Tuesday, August 17, 2010

Questions about Independent Judgment

The boy in the Hans Christian Andersen tale of “The Emperor’s New Clothes” is often admired for his independent judgment, that is, for his courage to speak a truth that the adults feared to acknowledge openly. Two questions, however, can be asked about independent judgment as a virtue. One, can everyone really practice it (besides naive children) or is it the province of true creators and innovators, such as Socrates and Galileo? And, perhaps giving rise to doubts expressed in the first question, a second asks, how does one handle the dangers of independent judgment, that is, the prospect of offending other people, sometimes resulting in death (Socrates) or house arrest (Galileo)?

Independent judgment is correct perception of the facts of reality and the courage to acknowledge and assert them. The two questions above arise because of complicating factors; intelligence and interest can affect the initial perception and other people can affect both the initial perception and the assertion of it. Psychology plays a role throughout.

Great innovators, especially those who challenge centuries of convention, are highly intelligent. They also are extremely interested and motivated in their areas of innovation. Those of us who do not possess the same intelligence or interest, whether college professor or blue collar worker, can nevertheless use our intelligence in our areas of interest to perceive and assert what we do see. Intelligence combined with interest determines who is likely to see ahead of others, and those of us who do not see initially can learn from those who do, but intelligence is not a prerogative of the highly educated. Independent judgment can be practiced equally by a garage door repairman as by a scientist.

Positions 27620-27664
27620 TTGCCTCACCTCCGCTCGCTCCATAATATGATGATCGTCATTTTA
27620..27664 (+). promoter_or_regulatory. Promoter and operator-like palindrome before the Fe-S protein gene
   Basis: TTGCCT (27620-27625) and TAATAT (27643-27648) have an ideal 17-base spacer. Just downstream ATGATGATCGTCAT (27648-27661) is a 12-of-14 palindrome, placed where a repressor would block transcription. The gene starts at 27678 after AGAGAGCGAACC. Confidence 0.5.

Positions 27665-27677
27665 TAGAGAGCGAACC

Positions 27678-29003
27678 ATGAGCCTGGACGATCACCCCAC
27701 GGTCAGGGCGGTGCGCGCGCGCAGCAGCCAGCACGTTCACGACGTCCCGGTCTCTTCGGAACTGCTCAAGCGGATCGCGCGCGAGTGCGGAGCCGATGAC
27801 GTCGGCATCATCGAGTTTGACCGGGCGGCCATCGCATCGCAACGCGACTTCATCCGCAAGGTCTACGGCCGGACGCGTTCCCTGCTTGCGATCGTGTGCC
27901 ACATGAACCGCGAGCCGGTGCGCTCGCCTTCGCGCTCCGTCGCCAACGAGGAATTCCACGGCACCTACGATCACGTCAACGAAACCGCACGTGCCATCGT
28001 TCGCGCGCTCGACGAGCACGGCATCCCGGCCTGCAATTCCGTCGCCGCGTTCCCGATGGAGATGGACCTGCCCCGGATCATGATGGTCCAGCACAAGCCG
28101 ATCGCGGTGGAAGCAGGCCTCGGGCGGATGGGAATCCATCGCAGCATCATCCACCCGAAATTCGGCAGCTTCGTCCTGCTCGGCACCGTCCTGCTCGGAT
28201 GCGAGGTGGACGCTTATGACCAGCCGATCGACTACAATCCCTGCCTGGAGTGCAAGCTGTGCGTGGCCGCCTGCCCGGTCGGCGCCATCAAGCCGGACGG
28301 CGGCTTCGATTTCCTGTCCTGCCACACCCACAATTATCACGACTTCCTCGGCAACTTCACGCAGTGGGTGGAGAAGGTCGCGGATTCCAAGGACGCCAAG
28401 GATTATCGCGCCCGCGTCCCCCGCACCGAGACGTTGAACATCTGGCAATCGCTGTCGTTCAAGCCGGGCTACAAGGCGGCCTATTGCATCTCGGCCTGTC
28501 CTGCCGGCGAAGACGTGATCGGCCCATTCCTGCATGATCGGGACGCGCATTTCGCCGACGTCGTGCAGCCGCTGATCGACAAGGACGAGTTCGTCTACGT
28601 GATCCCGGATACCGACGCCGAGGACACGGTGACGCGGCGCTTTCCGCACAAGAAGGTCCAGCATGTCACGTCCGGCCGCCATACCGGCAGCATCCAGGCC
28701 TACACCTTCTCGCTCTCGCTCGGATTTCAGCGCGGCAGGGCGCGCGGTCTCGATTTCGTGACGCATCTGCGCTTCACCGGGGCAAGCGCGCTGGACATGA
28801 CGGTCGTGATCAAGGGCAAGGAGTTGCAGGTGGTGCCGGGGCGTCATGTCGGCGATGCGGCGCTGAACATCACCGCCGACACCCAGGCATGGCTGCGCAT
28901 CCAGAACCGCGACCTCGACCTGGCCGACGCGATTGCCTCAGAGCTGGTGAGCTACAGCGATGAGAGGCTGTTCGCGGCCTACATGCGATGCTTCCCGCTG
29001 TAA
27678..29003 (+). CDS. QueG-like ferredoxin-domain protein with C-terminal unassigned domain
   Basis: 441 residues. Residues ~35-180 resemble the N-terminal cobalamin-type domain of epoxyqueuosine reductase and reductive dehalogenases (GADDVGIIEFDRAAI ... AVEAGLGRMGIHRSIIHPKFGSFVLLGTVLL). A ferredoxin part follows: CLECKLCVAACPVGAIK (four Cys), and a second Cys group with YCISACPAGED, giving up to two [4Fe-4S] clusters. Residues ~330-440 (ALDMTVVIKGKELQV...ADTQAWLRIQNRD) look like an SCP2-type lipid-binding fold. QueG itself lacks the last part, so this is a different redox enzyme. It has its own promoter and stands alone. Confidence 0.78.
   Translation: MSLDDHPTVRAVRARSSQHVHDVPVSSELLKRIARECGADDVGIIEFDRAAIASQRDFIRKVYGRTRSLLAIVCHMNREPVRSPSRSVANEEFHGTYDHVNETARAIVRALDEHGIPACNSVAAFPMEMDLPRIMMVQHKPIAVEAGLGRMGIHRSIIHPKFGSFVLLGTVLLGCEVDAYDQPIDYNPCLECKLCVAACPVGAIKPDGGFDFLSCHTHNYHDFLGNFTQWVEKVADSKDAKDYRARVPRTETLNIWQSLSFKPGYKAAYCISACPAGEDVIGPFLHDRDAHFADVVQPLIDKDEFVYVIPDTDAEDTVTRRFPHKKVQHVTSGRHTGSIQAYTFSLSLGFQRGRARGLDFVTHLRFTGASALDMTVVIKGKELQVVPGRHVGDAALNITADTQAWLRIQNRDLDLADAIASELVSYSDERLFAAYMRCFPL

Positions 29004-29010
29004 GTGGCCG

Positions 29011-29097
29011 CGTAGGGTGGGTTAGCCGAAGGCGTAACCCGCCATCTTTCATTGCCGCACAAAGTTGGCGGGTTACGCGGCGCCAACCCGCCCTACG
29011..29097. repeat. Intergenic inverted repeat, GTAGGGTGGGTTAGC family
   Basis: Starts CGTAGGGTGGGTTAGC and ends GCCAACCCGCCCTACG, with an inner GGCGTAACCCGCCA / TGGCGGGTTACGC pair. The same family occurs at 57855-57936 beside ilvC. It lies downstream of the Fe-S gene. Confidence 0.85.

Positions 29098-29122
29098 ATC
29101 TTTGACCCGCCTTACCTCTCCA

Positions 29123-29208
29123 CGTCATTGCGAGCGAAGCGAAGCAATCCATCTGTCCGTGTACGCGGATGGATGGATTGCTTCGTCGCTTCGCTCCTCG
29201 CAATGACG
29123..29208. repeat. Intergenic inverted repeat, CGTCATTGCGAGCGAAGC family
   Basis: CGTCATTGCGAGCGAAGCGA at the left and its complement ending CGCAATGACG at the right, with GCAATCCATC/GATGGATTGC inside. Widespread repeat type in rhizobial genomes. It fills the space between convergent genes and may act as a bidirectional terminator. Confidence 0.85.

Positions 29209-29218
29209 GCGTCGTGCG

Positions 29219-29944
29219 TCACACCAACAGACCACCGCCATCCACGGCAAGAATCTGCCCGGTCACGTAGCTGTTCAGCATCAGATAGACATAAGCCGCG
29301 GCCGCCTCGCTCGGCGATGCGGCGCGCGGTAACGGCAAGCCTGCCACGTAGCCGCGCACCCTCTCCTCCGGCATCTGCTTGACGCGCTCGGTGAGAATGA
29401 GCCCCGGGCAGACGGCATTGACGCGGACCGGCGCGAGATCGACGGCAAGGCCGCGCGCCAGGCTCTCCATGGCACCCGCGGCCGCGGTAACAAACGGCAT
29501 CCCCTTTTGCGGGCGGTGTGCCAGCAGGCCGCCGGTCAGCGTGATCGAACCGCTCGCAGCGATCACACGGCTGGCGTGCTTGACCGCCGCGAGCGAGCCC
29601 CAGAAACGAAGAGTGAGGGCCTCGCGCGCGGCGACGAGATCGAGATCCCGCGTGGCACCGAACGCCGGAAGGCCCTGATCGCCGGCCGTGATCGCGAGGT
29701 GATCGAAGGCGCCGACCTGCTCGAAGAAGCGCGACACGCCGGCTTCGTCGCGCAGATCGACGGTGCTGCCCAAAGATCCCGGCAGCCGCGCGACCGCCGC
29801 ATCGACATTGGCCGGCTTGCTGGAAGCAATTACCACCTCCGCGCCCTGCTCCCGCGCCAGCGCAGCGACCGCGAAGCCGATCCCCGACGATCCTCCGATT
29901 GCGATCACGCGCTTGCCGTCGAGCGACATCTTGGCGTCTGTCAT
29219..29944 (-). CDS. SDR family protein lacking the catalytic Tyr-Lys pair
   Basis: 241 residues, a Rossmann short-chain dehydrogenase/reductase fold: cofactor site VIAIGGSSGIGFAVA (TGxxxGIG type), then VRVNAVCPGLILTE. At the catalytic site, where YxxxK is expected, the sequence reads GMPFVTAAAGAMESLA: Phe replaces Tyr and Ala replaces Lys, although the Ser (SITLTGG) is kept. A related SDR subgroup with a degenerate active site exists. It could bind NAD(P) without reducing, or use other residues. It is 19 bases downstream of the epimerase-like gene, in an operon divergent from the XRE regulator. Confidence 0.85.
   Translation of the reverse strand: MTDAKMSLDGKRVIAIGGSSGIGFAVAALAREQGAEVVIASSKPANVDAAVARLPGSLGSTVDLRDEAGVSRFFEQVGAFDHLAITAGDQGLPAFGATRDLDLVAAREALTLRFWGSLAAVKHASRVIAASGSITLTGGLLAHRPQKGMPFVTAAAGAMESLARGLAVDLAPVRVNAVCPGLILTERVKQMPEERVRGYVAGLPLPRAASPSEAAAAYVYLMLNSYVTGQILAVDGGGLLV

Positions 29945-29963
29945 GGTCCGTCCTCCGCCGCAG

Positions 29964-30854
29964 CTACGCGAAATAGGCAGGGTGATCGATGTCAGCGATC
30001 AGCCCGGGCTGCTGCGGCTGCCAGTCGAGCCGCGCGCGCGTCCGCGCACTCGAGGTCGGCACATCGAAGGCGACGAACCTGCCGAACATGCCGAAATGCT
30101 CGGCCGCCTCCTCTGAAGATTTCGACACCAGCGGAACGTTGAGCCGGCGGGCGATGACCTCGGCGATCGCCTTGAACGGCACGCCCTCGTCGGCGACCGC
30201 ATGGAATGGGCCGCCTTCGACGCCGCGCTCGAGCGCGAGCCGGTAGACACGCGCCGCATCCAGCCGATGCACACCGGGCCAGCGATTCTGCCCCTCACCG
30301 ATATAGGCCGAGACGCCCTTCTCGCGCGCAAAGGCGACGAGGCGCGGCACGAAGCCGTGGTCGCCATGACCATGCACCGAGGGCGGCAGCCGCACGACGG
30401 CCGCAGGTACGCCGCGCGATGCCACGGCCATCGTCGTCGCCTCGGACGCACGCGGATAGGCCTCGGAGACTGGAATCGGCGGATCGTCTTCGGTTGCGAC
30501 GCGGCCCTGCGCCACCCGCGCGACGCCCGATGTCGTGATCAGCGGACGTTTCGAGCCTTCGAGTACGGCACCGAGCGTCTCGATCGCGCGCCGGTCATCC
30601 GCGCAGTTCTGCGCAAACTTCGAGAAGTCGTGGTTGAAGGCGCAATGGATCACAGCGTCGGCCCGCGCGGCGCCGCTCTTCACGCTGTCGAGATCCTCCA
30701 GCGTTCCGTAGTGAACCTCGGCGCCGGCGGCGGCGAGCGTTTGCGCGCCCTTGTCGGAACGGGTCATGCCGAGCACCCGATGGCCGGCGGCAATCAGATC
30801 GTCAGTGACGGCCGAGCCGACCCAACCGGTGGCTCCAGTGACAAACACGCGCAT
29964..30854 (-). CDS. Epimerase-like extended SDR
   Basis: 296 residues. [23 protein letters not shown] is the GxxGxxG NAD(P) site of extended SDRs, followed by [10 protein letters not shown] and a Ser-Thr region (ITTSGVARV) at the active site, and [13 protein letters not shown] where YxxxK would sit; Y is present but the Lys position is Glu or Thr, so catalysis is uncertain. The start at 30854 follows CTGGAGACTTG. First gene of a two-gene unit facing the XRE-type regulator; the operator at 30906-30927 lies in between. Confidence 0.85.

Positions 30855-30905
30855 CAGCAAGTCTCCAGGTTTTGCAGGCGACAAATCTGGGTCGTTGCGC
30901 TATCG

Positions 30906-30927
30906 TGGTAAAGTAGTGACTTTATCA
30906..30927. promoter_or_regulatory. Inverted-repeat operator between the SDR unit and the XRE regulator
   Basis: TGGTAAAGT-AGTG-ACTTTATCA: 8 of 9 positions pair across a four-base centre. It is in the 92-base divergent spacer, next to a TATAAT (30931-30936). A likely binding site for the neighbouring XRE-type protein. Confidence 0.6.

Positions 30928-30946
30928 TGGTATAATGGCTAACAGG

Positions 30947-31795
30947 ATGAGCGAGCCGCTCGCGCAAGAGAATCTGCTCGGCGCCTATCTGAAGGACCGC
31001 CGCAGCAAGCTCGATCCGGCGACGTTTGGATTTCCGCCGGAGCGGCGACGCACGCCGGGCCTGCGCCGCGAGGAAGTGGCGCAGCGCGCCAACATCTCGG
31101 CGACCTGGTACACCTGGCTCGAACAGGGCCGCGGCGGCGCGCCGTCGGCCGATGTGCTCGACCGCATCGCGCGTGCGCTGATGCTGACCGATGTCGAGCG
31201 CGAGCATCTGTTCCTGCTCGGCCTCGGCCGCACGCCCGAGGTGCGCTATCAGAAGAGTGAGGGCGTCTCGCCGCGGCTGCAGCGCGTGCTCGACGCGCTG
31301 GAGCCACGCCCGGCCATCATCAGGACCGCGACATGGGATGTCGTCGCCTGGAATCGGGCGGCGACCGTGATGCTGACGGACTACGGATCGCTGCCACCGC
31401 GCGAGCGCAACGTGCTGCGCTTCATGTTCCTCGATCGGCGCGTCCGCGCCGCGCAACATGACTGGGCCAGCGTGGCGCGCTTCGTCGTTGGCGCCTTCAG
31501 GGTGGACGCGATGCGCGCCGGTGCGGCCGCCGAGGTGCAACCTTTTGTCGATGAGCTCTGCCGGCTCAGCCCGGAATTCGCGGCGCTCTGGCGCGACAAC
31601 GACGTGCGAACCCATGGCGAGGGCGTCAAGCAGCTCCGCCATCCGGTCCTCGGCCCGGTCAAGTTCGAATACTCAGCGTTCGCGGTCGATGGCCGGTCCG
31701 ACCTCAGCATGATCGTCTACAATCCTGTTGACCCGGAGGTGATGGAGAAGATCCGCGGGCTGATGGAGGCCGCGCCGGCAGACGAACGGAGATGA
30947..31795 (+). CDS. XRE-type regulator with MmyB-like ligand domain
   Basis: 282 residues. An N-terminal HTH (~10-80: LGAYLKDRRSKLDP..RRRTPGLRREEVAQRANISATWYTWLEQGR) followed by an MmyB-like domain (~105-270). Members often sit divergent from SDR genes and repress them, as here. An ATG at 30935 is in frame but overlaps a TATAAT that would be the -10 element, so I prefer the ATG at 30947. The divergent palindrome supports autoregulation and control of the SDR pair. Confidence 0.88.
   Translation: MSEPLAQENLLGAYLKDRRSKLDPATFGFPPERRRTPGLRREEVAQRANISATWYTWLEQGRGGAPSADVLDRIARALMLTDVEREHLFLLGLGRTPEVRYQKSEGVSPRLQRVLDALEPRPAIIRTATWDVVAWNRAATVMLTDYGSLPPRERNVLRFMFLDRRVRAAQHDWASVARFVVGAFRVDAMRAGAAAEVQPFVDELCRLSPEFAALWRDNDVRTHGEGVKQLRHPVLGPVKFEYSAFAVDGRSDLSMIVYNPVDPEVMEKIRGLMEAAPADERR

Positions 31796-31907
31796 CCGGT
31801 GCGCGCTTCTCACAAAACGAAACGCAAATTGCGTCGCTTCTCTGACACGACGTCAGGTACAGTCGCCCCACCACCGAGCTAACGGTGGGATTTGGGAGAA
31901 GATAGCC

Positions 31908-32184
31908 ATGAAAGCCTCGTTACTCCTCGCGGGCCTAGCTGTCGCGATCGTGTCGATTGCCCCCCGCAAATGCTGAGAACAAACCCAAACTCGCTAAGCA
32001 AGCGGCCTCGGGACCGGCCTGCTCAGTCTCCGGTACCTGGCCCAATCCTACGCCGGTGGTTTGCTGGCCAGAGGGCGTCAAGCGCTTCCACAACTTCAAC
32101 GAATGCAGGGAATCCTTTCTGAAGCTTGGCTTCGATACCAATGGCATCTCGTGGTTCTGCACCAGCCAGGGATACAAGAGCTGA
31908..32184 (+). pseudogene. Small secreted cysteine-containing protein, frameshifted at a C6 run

So why don’t more people practice independent judgment? Which is to ask, why are they so afraid to join the boy in the tale of “The Emperor’s New Clothes”? The answer is fear, real or imagined, of what might happen to them. The real fear of death or incarceration that can result from speaking one’s mind poses a needless moral quandary for some. We have no moral obligation to drink hemlock, as Socrates did, in order to preserve our independent judgment. Many in the Soviet Union managed to maintain theirs by expressing it to family and trusted friends, sometimes speaking in a foreign language to prevent nosy neighbors from overhearing their conversations and reporting them. They were conventional on the outside, in public, to preserve their lives, but independent on the inside, at home, to preserve their self-esteem.